Goldman Sachs, like most other research houses, expects a strong economic recovery in the second half of FY21. This, they said, is based on three assumptions. First, the three-week nationwide lockdown
is expected to be removed only in a staggered fashion. As a result, social distancing measures will help reduce new infections over the next four – six weeks. While the fiscal easing so far has been limited, they do expect more fiscal measures by the central and the state governments.
“We expect the RBI to continue with its monetary easing policy, along with liquidity infusion measures. While more forceful policy support could present some upside risk, the recovery could further be delayed if the pandemic is not brought under control globally and domestically over the next few months,” Tilton and Mishra wrote.
Despite the policy support so far, and expectations of more, Goldman Sachs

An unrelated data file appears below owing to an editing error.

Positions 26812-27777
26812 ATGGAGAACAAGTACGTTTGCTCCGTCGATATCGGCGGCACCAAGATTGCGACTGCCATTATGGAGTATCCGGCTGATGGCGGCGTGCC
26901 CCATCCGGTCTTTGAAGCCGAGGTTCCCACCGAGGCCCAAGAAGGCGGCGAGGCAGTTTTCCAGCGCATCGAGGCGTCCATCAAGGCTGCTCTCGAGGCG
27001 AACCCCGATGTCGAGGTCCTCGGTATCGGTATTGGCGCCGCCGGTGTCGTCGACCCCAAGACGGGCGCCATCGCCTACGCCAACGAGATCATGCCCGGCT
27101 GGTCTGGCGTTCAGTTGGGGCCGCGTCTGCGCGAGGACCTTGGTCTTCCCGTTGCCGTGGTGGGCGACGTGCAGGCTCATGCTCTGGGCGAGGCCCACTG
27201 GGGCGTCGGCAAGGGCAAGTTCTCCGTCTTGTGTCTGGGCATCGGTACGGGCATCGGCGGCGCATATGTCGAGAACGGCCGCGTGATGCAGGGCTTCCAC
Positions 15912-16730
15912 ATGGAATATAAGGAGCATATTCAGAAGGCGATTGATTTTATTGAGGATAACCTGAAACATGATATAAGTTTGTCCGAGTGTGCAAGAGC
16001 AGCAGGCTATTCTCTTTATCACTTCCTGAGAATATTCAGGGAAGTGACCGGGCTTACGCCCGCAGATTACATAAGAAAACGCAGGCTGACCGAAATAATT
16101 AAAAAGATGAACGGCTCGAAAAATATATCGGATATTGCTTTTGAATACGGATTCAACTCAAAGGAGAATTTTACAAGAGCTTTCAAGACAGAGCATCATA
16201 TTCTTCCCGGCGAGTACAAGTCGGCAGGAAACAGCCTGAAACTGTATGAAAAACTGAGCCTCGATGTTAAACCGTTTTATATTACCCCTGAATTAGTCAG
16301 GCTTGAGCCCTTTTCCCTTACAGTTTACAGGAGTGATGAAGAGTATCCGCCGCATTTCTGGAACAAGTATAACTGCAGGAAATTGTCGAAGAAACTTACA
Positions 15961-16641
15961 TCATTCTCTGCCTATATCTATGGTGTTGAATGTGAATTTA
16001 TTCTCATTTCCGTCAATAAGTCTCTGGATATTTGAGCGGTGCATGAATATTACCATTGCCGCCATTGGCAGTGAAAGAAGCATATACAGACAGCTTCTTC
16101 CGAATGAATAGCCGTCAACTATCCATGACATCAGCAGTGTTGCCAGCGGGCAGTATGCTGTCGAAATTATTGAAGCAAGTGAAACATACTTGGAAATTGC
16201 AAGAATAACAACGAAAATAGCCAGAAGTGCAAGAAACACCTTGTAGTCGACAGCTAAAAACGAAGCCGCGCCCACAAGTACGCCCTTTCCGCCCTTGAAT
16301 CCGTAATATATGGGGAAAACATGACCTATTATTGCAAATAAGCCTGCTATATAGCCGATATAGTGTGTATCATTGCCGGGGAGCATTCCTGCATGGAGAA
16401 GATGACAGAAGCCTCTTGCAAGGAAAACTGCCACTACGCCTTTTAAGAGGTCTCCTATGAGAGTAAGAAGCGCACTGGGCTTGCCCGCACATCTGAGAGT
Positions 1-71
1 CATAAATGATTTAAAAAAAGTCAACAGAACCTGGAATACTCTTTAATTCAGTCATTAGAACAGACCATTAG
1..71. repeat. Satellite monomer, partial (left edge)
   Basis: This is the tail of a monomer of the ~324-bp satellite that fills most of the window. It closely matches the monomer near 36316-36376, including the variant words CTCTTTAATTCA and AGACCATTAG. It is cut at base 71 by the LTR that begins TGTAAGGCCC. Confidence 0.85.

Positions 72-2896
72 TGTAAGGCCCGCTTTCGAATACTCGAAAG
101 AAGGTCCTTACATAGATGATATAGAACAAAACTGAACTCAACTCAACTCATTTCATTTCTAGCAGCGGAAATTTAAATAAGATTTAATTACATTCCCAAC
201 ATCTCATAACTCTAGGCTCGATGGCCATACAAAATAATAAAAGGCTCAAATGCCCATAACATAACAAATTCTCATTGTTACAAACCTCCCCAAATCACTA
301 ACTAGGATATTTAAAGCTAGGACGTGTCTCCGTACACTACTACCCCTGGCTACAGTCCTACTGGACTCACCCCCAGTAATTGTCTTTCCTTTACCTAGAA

believes the nationwide shutdown, and rising public anxiety about the virus are likely to lead to a sharp deterioration in economic activity in March, and in the first quarter of FY21. That said, 1.6 per cent growth for FY21 would be deeper compared to widely perceived ‘recessions’ India has experienced in the 1970s, 1980s, and in 2009.
"Notably, as our global team has argued, the global COVID-19 crisis — or more precisely, the response to that crisis — represents a physical (as opposed to purely financial) constraint on economic activity that is unprecedented in post-war history.
Among sectors, Goldman now expects a larger hit – up to 95 per cent – on recreation and culture, and restaurant and hotels sectors (versus earlier estimates of 70-80 per cent) and increased the hit to education services up to 80 per cent (versus 60 per cent earlier).
“Overall, consumption contributes 60 per cent to Indian GDP. Our assumptions about consumption cutbacks in these categories imply a monthly hit to the level of annual GDP of around 1.2 per cent, for each month the lockdown
is in place. These calculations imply a peak hit to the level of monthly GDP of 14.8 per cent, through consumption spillovers. These effects obviously appear very high; in our growth forecasts, we assume these effects to be partial, given that the enforcement of even the nationwide lockdown
is not complete, and we assume a staggering exit from the lockdown,” Goldman Sachs